Wizards fire Jordan after 1-10 start; Tapscott named as interim coach

WASHINGTON -- Even without Gilbert Arenas and another injured starter, the Washington Wizards never imagined they would be as bad as the franchise ever has been.

So after opening 1-10 to match the worst start in team history, the Wizards fired coach Eddie Jordan and his top assistant Monday and gave director of player development Ed Tapscott his first NBA head coaching job.

"That's an unacceptable record, obviously," team president Ernie Grunfeld said. "We thought the change needed to be made. We needed to do things a little bit different."

With that in mind, Grunfeld phoned Jordan and delivered the news -- after the coach spent Monday morning distributing turkeys during a team charity event. Grunfeld then informed Tapscott -- who was at the arena, watching tape and preparing to help Jordan at practice.

Instead, Tapscott wound up running the session.

"Surreal," he said.

The coach at American University in the 1980s, and an NBA front-office employee for years since, Tapscott will make his professional coaching debut Tuesday night against the visiting Golden State Warriors.

"We're better than 1-10. We know it. But we're all responsible," Tapscott said at a news conference, a whistle dangling from a string around his neck.

He was given the title of interim coach and will run the Wizards until the end of the season, when Grunfeld said he plans to "evaluate everything." Associate head coach Mike O'Koren also was fired Monday; Randy Ayers will be Tapscott's top assistant.

Jordan, the Eastern Conference's coach at the 2007 All-Star Game, was in his sixth season with the Wizards. He led the team to the playoffs each of the past four -- the longest postseason streak for a Washington coach since Dick Motta did it from 1976-80. Under Jordan, though, the team made it past the first round only once.

In September, shortly before the start of training camp, the Wizards picked up a one-year option to keep Jordan under contract through the 2009-10 season. That, along with the key injuries to Arenas and center Brendan Haywood, were reasons Jordan's job was thought to be safe -- and why Monday's move came as something of a surprise, despite the team's record.

"I don't think any of the players saw it coming," Haywood said.

Jordan leaves as the Eastern Conference's longest-tenured coach and No. 3 in the NBA behind Jerry Sloan of the Utah Jazz and Gregg Popovich of the San Antonio Spurs.

Asked if he was shocked by the firing, co-captain Antawn Jamison bristled and replied, "Why wouldn't I be shocked? The team is 1-10, not the coach. Next question."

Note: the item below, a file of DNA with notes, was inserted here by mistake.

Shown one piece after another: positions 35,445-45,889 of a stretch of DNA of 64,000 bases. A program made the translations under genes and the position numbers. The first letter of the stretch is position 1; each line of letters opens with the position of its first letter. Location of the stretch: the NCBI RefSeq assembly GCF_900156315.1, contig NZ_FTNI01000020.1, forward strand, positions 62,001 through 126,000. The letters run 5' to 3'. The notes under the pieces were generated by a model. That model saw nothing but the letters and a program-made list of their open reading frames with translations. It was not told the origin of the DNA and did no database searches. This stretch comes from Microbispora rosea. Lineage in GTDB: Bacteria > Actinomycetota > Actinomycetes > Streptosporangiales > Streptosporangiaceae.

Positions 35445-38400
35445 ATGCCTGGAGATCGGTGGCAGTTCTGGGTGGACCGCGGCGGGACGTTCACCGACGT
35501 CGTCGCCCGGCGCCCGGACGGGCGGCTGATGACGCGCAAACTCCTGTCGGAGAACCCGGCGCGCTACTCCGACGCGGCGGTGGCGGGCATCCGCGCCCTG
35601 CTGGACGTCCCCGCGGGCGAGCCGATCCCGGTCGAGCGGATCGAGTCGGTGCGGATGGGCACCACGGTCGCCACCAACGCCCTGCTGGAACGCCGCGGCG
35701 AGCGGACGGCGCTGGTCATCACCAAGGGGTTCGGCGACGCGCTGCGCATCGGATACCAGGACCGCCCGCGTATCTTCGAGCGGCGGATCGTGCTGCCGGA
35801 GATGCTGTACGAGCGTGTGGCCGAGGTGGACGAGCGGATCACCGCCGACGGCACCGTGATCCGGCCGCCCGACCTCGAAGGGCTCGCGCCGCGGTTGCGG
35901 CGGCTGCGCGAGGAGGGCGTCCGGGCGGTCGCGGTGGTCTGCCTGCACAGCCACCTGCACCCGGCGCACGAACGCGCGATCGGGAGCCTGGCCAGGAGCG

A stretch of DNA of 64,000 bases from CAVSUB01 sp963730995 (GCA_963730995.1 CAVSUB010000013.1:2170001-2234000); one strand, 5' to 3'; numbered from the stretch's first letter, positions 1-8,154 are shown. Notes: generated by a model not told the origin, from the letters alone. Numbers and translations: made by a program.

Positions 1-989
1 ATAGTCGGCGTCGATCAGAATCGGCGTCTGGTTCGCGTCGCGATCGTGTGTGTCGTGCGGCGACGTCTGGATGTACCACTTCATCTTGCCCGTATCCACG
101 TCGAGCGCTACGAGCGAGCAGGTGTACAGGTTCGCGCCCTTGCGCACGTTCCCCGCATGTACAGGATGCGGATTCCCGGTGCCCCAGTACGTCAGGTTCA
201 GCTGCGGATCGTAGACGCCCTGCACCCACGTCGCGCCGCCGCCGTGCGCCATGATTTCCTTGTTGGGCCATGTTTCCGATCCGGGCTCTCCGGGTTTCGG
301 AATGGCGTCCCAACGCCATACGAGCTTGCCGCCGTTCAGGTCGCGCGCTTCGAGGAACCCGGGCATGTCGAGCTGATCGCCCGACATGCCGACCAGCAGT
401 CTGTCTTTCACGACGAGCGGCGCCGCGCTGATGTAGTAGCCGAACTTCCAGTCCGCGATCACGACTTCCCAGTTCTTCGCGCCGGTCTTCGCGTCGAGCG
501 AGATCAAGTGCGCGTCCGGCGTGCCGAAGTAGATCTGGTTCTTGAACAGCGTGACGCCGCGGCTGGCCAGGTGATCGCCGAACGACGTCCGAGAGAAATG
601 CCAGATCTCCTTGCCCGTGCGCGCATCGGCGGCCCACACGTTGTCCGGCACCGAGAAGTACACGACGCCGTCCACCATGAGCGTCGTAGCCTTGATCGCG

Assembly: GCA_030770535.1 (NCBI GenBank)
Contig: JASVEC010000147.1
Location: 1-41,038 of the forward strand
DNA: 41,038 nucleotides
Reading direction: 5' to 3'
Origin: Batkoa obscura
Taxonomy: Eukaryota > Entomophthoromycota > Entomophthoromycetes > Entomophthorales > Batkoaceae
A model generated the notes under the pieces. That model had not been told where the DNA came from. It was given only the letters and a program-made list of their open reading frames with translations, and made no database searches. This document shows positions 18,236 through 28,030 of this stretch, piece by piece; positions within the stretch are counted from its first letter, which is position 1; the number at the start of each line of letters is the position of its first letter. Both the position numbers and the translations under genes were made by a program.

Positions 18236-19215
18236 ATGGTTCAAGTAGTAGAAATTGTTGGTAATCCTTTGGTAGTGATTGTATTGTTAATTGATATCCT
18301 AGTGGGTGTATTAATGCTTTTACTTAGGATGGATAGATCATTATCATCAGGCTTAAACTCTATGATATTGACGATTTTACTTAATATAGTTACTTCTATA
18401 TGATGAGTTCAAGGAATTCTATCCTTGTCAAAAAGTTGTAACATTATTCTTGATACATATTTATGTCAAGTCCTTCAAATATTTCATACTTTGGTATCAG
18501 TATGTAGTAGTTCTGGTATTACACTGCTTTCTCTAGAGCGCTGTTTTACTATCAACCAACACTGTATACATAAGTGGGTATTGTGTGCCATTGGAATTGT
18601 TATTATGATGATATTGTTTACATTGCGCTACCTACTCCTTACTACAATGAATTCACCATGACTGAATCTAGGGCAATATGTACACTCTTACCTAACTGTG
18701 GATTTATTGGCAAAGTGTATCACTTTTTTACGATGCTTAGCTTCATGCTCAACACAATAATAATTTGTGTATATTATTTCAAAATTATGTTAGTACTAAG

The Wizards have struggled to even be competitive at times this season, with Arenas recovering from his third operation on his left knee in 1½ years, and with Haywood out for perhaps the entire season after surgery on his shooting wrist.

"Other teams in the league also have injuries," Grunfeld said.

Washington opened 0-5, then beat the Jazz at home to avoid the first 0-6 start in franchise history.

That victory, though, was followed by another five-game losing streak. The Wizards' record matches the worst start in franchise history; the only other time the team was 1-10 was in 1966, when it was called the Baltimore Bullets.

"It just felt like we were going in the wrong direction," Grunfeld said. "It felt a little bit stale and we needed to freshen it up."

The final straw for Jordan appears to have been a 122-117 loss Saturday night to the undermanned New York Knicks, who had only seven players available.

"We lost games we were supposed to win -- especially that one," second-year guard Nick Young said.

Tapscott vowed to emphasize defense and rebounding, and he wants his team to push the ball up the court on offense.

That isn't very different from what Jordan talked about, although without the 7-foot Haywood in the paint, Washington has been allowing 103.5 points per game, which ranks 27th in the 30-team league.

"We need to guard the rim, guard the lane, be a more physical team. It doesn't mean I think were going to try to turn greyhounds into Clydesdales. But we have not been a very physical team, and so we're going to try to play more physically on defense," Tapscott said after what he termed a hard practice. "We've been a little sieve-like."

While never before a head coach in the pros, Tapscott has plenty of front-office experience, including as president and chief operating officer of the Charlotte Bobcats and, before that, as vice president of player personnel and basketball operations for the Knicks in the 1990s. He joined the Wizards' front office in August 2007 after spending a year as an analyst for the team's television broadcasts.

Tapscott was an assistant to current Maryland coach Gary Williams at American University in the 1970s and became head coach in 1982. In eight seasons at AU, Tapscott finished with 119 victories.

"We all respect him," Jamison said. "We know he has a great basketball IQ."